I have a client who was told ~ at age six by her kindergarten teacher ~ that she did not skip correctly.
That’s right. An adult who was charged with the task of fostering growth in young children criticized the skipping technique of a six year old.
My client has suffered a lifetime of feeling disconnected from her body. The put-down from her teacher might not have caused this disconnect, but it certainly played a huge role in shaping my client’s view of her own physicality.
I meet with this client weekly and nearly every time our session begins, she tells me that she’s not looking forward to the workout because she’s tired, or that she has a pretty strong belief that she is the most uncoordinated person in the world, or that she recently read a study about how some people are genetically predisposed to hate exercise and she is certain that she is one of these people. This dynamic has been going on for years.
I get it. There’s a lot of mental anguish around movement for her due to several things that happened to her as young child, things that she had no power over. And she’s also correct that there have been studies published showing that some people ~ because of their genetic makeup ~ are less likely to respond positively to exercise. And it’s true that some people are just naturally more coordinated and graceful in their bodies than others.
But by focusing on all the factors beyond her control that make it challenging for her to exercise, she’s missing what’s most important: All the factors within her control.
In life there is what happens to us and there’s how we respond. In every situation, there is always a piece that you can control. Sometimes this piece is huge, sometimes it is tiny, but it always exists. There is always something you can choose to improve or make worse. This is the piece with which we must concern ourselves.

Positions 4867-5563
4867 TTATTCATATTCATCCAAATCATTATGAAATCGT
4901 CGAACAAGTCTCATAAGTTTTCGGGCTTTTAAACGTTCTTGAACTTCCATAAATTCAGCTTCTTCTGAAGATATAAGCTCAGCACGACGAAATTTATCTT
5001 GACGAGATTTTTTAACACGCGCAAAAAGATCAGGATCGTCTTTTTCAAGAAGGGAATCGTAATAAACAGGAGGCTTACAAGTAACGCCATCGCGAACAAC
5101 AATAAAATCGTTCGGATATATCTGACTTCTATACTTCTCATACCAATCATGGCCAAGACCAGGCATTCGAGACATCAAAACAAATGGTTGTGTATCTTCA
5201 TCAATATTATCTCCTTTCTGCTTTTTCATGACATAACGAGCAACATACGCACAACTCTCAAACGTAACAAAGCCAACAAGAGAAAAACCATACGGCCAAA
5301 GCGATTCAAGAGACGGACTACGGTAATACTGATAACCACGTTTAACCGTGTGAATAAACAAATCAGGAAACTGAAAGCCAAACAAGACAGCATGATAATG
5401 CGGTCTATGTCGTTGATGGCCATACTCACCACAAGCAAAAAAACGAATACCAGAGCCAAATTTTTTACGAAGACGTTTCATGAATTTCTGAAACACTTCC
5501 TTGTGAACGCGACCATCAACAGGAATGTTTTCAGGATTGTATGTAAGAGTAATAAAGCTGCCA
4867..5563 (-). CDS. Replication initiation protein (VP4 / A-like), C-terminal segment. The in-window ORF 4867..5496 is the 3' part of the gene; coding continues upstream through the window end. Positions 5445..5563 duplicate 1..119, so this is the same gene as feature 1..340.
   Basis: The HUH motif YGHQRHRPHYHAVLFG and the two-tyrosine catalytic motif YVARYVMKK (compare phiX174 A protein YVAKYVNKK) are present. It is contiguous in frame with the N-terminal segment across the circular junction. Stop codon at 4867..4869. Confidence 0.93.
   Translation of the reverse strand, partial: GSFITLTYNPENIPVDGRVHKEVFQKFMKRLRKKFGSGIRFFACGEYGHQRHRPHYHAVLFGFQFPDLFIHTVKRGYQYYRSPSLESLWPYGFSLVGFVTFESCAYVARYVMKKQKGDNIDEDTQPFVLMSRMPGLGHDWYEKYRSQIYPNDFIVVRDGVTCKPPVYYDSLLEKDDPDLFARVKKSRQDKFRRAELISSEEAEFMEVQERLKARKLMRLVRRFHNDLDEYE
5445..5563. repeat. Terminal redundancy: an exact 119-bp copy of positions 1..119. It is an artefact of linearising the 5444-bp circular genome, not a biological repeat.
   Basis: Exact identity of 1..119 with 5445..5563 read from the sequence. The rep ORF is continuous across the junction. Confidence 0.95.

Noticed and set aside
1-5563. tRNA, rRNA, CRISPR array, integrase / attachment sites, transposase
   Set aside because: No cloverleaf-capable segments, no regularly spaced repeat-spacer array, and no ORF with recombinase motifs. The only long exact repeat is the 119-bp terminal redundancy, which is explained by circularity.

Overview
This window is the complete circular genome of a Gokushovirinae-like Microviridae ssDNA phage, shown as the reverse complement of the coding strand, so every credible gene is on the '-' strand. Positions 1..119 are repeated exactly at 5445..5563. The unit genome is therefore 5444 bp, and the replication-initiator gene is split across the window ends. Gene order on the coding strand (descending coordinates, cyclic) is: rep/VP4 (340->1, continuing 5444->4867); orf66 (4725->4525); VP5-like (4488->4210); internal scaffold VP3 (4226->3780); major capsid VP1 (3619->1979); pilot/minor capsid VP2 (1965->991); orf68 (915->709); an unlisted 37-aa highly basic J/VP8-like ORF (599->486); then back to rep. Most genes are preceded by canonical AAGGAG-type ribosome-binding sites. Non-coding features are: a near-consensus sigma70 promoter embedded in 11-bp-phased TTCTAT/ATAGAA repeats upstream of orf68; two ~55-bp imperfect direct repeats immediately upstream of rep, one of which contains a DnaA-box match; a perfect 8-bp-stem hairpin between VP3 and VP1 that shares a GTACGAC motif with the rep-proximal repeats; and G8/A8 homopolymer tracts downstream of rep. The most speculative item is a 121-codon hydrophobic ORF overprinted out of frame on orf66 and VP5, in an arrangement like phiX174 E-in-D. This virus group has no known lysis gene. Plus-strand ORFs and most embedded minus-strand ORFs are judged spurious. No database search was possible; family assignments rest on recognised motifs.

Instead of telling me that she is not looking forward to our workouts, my client could say, “I’m happy to be here.” If she feels the need to voice her upset, she could say, “It was really hard for me to make it here today, but I’m glad I did.” This would be better.
It’s not that she must entirely ignore the little girl who still lives inside her heart and feels ashamed of her body. She can honor this little girl, grieve for this little girl, AND ALSO TOO continue to move forward. This is part of being a strong, capable, healthy adult. We must hold contradiction. We must, in the words of my friend Kerstin Martin, “Do it anyway.”
My client is coming to me for guidance in this area, to learn how to cultivate strength and well-being for herself. This is essentially the reason that every person engages in an exercise program.
Strength, well-being, athleticism, health, inner peace…these things never come easy. They are all skills that require constant practice, and one of the abilities we must cultivate along the path to well-being is the ability to know what is within our control and what is not. We must let go of what we cannot control, watch it leave our sight like a helium balloon slipped from our fingers.
With what we can control, we must be diligent and honest and compassionate and wise and unyielding and fierce. What you can control might be even more than you realize. As we are coming to know through the study of epigenetics, even the expression of our genes can be altered by what we do and do not do. Nothing is set in stone. Not even stone.
Over two years ago I wrote in my journal, “All of life is preparation.” Every moment leads to a next moment. What I think, say and do in this moment prepares me ~ either positively or negatively ~ for the next moment. It goes on like this into infinity. This is how I understand the concept of karma: Our actions prepare and seat us for what is to come. We are either ready or we are not.
Well-being is created through continuous effort, one step after another. Strength ~ inner and outer ~ is built breath by breath, thought by thought, word by word, action by action, repetition by repetition.